Anna Laetitia Barbauld
Anna Laetitia Barbauld Poems
- The Caterpillar No, helpless thing, I cannot harm thee now; ...
- Epistle To William Wilberforce... Cease, Wilberforce, to ...
- Autumn Farewell the softer hours, Spring's opening blush And...
- A Summer Evening's Meditation 'TIS past! The sultry tyrant of...
- Eighteen Hundred And Eleven Still the loud death drum, ...
- To A Little Invisible Being Germ of new life, whose powers ...
- For Easter Sunday Again the Lord of life and light Awakes ...
Anna Laetitia Barbauld was a prominent English Romantic poet, essayist, and children's author.
A "woman of letters" who published in multiple genres, Barbauld had a successful writing career at a time when female professional writers were rare. She was a noted teacher at the Palgrave Academy and an innovative children's writer; her primers provided a model for pedagogy for more than a century. Her essays demonstrated that it was possible for a woman to be publicly engaged in politics, and other women authors emulated her.Even more important, her poetry was foundational to the development of Romanticism in England. Barbauld was also a literary critic, and her anthology of... more »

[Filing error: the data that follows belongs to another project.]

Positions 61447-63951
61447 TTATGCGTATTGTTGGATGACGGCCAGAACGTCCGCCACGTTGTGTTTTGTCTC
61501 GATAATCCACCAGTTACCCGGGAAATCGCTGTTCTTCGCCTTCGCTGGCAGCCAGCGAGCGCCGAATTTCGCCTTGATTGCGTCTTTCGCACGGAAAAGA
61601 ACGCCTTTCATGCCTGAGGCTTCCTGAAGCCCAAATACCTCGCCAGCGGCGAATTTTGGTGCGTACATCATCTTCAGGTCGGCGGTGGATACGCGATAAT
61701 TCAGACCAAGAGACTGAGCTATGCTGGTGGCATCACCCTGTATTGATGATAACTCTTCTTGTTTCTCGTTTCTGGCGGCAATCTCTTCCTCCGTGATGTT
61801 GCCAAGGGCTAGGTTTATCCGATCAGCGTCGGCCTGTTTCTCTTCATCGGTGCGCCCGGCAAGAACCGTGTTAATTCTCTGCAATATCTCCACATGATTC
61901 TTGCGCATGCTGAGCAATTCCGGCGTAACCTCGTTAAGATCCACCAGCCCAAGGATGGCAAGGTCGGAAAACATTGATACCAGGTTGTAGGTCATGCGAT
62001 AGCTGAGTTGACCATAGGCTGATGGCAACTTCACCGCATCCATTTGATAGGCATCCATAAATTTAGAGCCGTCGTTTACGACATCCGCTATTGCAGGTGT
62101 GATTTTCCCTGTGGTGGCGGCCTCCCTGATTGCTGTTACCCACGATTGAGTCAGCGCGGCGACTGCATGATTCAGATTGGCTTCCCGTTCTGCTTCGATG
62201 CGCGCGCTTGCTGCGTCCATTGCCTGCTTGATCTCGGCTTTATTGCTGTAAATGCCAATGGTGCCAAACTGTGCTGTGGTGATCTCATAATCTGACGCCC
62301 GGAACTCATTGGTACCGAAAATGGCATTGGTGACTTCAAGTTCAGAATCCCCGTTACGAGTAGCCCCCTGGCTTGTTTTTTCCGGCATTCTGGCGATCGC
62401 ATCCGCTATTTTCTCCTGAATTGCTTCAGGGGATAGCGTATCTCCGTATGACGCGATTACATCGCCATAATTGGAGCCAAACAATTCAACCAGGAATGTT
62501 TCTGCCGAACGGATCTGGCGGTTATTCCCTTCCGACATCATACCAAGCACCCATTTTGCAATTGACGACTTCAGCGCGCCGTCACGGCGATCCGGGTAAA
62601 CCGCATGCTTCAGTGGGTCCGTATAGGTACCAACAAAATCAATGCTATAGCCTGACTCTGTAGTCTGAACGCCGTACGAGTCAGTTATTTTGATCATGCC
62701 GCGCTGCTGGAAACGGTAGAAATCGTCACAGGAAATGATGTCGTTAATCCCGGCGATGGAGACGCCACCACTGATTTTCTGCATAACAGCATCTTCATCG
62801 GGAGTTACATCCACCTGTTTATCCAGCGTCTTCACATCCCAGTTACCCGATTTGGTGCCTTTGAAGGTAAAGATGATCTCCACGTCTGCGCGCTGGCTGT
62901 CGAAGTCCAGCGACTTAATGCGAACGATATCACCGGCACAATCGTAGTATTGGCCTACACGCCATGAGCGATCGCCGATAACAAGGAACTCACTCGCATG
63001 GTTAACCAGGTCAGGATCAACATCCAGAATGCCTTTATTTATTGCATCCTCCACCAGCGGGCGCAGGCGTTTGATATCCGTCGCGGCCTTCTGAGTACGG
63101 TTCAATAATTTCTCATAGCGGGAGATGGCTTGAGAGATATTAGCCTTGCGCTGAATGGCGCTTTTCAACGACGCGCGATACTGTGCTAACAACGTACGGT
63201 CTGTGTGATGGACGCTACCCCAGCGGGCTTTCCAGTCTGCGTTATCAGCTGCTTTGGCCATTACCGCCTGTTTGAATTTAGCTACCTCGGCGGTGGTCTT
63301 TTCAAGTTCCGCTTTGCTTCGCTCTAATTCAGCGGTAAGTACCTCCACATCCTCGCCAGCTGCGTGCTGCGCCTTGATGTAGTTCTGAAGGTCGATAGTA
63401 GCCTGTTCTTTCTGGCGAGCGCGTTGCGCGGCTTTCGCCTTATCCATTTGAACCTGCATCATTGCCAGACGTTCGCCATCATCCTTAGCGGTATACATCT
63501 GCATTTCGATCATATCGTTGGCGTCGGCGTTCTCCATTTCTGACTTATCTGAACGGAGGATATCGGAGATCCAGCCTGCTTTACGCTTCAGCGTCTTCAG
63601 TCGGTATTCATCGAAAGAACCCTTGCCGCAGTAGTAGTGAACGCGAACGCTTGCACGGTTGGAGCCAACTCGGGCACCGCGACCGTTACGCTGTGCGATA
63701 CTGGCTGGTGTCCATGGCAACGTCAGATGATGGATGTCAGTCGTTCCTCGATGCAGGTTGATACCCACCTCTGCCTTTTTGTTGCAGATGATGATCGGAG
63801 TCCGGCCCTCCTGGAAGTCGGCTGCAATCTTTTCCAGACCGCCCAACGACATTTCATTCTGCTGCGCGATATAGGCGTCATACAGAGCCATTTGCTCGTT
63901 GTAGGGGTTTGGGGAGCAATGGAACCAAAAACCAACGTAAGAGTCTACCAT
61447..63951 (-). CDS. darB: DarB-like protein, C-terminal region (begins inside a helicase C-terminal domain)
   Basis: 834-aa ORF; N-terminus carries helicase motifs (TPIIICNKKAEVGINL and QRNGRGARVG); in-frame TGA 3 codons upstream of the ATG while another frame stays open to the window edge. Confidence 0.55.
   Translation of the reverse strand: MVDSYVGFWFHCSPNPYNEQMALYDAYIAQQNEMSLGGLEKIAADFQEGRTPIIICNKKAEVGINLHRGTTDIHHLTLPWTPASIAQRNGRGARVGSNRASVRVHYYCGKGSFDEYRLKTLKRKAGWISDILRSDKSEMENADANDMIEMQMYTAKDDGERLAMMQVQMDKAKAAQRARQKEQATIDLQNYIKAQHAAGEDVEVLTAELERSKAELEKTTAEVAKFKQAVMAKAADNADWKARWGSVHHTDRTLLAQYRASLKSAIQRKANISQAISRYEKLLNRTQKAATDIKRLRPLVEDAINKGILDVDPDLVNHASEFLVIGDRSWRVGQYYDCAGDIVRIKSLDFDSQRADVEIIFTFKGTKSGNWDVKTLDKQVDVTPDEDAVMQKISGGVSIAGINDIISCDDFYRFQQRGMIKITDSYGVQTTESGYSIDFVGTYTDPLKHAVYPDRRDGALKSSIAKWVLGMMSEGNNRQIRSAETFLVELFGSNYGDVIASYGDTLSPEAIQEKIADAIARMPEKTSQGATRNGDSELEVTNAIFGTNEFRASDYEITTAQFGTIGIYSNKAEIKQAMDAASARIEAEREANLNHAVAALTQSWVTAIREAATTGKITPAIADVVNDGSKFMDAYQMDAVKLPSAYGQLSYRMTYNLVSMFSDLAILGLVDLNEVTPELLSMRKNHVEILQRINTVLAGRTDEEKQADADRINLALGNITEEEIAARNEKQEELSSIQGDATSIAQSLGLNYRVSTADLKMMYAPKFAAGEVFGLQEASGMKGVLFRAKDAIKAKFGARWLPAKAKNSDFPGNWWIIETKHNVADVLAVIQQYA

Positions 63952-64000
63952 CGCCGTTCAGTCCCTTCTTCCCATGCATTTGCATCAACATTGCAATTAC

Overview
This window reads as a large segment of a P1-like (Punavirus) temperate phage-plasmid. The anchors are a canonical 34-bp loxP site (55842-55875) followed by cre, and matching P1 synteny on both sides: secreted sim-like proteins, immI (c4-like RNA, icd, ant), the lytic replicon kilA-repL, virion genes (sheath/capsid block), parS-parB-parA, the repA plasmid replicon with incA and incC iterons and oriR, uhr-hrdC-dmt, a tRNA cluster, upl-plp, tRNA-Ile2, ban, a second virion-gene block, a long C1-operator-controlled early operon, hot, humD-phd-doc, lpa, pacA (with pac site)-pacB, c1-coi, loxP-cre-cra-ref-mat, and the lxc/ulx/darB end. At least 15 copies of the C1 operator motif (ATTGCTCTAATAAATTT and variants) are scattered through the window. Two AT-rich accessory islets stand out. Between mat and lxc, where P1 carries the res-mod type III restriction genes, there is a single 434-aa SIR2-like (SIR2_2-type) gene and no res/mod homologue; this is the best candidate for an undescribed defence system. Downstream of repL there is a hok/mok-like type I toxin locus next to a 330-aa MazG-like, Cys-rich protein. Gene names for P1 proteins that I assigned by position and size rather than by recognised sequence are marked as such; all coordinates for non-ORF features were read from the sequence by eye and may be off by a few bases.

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Comments about Anna Laetitia Barbauld
No, helpless thing, I cannot harm thee now;
Depart in peace, thy little life is safe,
For I have scanned thy form with curious eye,
Noted the silver line that streaks thy back,
The azure and the orange that divide
Thy velvet sides; thee, houseless wanderer,
My garment has enfolded, and my arm
Felt the light pressure of thy hairy feet;
Thou hast curled round my finger; from its tip,
Precipitous descent! with stretched out neck,
Bending thy head in airy vacancy,
This way and that, inquiring, thou hast seemed
To ask protection; now, I cannot kill thee.